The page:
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A Bit About Priddy!

By coming to Priddy, for this year’s Folk Festival, your footsteps are adding to those echoing from all who have come to this part of the Mendip down the ages.

I heard among the solitary hills
Low breathings coming after me, and sounds
Of undistinguishable motion, steps
Almost as silent as the turf they trod.
Wordsworth (The Prelude)

From the flint items that have been found in Priddy, it seems that the area was favoured as long ago as 35,000 to 8,000BC, maybe for both seasonal and permanent settlement. The Priddy Circles appear to be contemporary with Stonehenge, i.e. Neolithic circa 2180 BC. Dr Jodie Lewis, who led a tour of the circles and round Barrows during last year’s Festival, underscored that these are henge-type monuments with a ceremonial and/or ritual function and that it was likely that large groups of people congregated and participated in activities at the site. Dr Michael Costen has suggested that such henge-type monuments on Mendip indicate the presence of a self-contained population with a large degree of social cohesion.

The North Hill location of the two round barrow cemeteries, Ashen Hill and Priddy Nine-Barrows are neighbours of the Circles, would seem to imply that the area to the northeast of Priddy also held ritual significance into the Bronze Age. By the Iron Age, activity in Priddy is less visible on the surface. However, Dr JW Gough has made a case that Mendip lead was being worked as far back as 300 to 200 BC. The area to the east and to the north west of the village shows extensive patches of ‘gruffy ground’. Gough suggests that the word ‘gruffy’ derives from the grooves that were formed where the lead ore was extracted from veins near the surface. The relatively easy opencast extraction of lead was a strong attraction for the Romans, who invaded Britain in 43 AD. Lead ingots found in the neighbourhood have been dated to AD49.

Although post Roman to Saxon Priddy remains to be discovered, and Priddy is not mentioned in the Domesday Book, by the 12th century it is the subject of some charters in the British Museum. In 1174 there is a ‘Grant of Pridi to Farley Priory’ (in Wiltshire), in 1180 a ‘Grant in Pridia to Bruerne Abbey’ (in Oxfordshire), and a ‘Grant of Pridie to St. Swithin’s Priory’ (Winchester). Robin Bush, “the Time Team Man” and past Deputy Somerset Archivist who gave a fascinating and entertaining talk at last year’s Festival, advises that by 1164 there was a chapelry in Priddy and that a vicarage had been ordained in 1290. By the mid 14th century, cloth was being traded at a Fair and the long tradition of Priddy Sheep Fair was established.

So from prehistory, to the Roman arrival, to the establishment of the church, to the inception of Priddy Fair and more latterly to the AD1991 establishment of the Priddy Folk Festival, people have been coming to Priddy.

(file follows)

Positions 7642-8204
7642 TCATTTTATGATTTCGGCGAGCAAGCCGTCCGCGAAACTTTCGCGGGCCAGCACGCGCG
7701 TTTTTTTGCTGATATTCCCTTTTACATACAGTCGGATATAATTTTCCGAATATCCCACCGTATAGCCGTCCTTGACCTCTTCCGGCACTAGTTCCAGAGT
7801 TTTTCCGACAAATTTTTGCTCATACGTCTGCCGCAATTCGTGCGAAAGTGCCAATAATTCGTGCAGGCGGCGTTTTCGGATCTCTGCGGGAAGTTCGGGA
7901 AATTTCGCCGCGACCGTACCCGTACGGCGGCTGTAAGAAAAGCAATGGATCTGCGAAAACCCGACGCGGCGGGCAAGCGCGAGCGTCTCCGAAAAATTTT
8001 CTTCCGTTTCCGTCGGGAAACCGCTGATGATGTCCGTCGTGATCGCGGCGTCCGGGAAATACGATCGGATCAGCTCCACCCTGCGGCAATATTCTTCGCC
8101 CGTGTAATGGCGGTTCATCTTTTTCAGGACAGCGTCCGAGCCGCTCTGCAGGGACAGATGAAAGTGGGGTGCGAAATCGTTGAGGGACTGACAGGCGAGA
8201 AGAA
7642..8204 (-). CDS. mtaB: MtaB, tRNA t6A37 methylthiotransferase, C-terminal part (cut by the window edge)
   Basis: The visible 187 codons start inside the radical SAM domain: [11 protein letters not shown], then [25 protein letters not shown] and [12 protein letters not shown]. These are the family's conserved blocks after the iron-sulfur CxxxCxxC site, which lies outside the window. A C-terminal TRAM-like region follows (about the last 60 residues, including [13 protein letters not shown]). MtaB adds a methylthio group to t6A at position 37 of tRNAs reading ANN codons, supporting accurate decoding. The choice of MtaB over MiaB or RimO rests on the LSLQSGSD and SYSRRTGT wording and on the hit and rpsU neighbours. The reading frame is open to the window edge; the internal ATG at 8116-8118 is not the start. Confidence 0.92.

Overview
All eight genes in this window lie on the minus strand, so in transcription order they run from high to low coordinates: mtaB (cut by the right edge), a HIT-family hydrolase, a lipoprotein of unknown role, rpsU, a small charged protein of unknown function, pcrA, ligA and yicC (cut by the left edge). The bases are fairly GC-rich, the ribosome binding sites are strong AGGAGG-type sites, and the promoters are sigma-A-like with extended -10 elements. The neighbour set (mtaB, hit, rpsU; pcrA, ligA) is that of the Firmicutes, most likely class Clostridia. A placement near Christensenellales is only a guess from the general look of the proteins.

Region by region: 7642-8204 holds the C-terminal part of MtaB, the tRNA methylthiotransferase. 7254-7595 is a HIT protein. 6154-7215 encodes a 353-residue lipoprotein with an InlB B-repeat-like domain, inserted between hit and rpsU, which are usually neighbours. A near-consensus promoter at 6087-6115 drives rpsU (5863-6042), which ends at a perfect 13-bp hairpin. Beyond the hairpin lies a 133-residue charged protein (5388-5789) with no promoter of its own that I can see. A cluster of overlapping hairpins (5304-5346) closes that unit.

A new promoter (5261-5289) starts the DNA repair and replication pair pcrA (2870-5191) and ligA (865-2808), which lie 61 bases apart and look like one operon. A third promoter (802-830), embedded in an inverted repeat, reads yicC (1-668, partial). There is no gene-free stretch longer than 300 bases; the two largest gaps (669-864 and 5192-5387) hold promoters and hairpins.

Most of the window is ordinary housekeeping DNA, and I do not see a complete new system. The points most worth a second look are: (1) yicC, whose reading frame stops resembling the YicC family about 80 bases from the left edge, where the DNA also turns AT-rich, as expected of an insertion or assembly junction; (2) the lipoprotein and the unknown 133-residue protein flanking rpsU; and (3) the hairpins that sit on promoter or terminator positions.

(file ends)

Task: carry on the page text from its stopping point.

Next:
Although the Great Western Railway’s 1934 travel guide to Somerset describes Priddy as being in the lonely heart of Mendip, and AW Coysh, writing in 1954, observed that the village was remote from main roads and seldom visited by strangers, clearly events such as the Folk Festival have broadcast its presence.

Priddy, with medieval variations of spellings such as Predy, Priddie, Pridi, Pridia, Pridie and Prydde, is a name that has been ascribed to the Welsh influence that pre-dated the arrival of the Saxon English. It has been particularly attributed to pridd (= ‘earth’). This might be suggestive of the Iron Age mining activities.

The Latin words pratum (= a meadow) and praedium (= a farm) have given rise to such Alpine names as Preda and Prada and it has been suggested that they are also the root for the cymric word s prydd, pryddion meaning ‘production’, as with a fertile meadow. ‘Priddy’ could just mean ‘meadow land’.

The Rev Coleman, writing in the Somerset Archaeological and Natural History Society Proceedings of 1909, suggests that Priddy is a place-name possibly derived from the Welsh ‘y Pryd yr Hâf’ (= Summer tide); note the connotation of a place of water. Priddy Pool (not to be confused with the Waldegrave Mineries Pool at Stockhill), Townend Pool and Fairlady Well are all on ancient tracks that crossed Mendip and may have long provided water to those with animals grazing on Mendip, especially during the summer.

The modern Welsh dictionary opens up another possibility with praidd, preiddiau [the latter pronounced PREIDHye] (= herd, flock; including flock as in worshippers in a church). The welsh for ‘care’ is pryder [PRØder] and it appears in the Welsh Triads, or Trioedd Ynys Prydein, in the context of one who cares for his livestock, his herd, or his flock. These triadic sayings recount personages, events, or places in Welsh history. Triad 16 relates to the Three Powerful Shepherds of the Island of Britain, Riueri, Dunawd and Pryder. Triad 26 concerns the Three Powerful Swineherds of the Island of Britain, Drystan, Coll and Pryderi.

So, a final thought as you gather to nourish your spirits with a weekend of fine music. What if ‘Priddy’ relates to a place of worship?

Enjoy being in Priddy.

Some Reading:

R. Bush Somerset: The Complete Guide, The Dovecote Press, 1994
M. Costen The Origins of Somerset, Manchester University Press, 1992
A.W. Coysh et al The Mendips, Robert Hale, 1954
P. Fowler and F. Neale Mendip: A New Study (Edited by R. Atthill), David and Charles, 1976
M. Fraser Somerset, Great Western Railway, 1934
J.W. Gough The Mines of Mendip, David and Charles, 1967
F. Neale Man and the Mendips (Edited by W.G. Hall), The Mendip Society, 1971

Grateful Acknowledgement to

Dr Jodie Lewis (University College Worcester) for her submission on Prehistoric Priddy to the Priddy Parish Design Statement Team.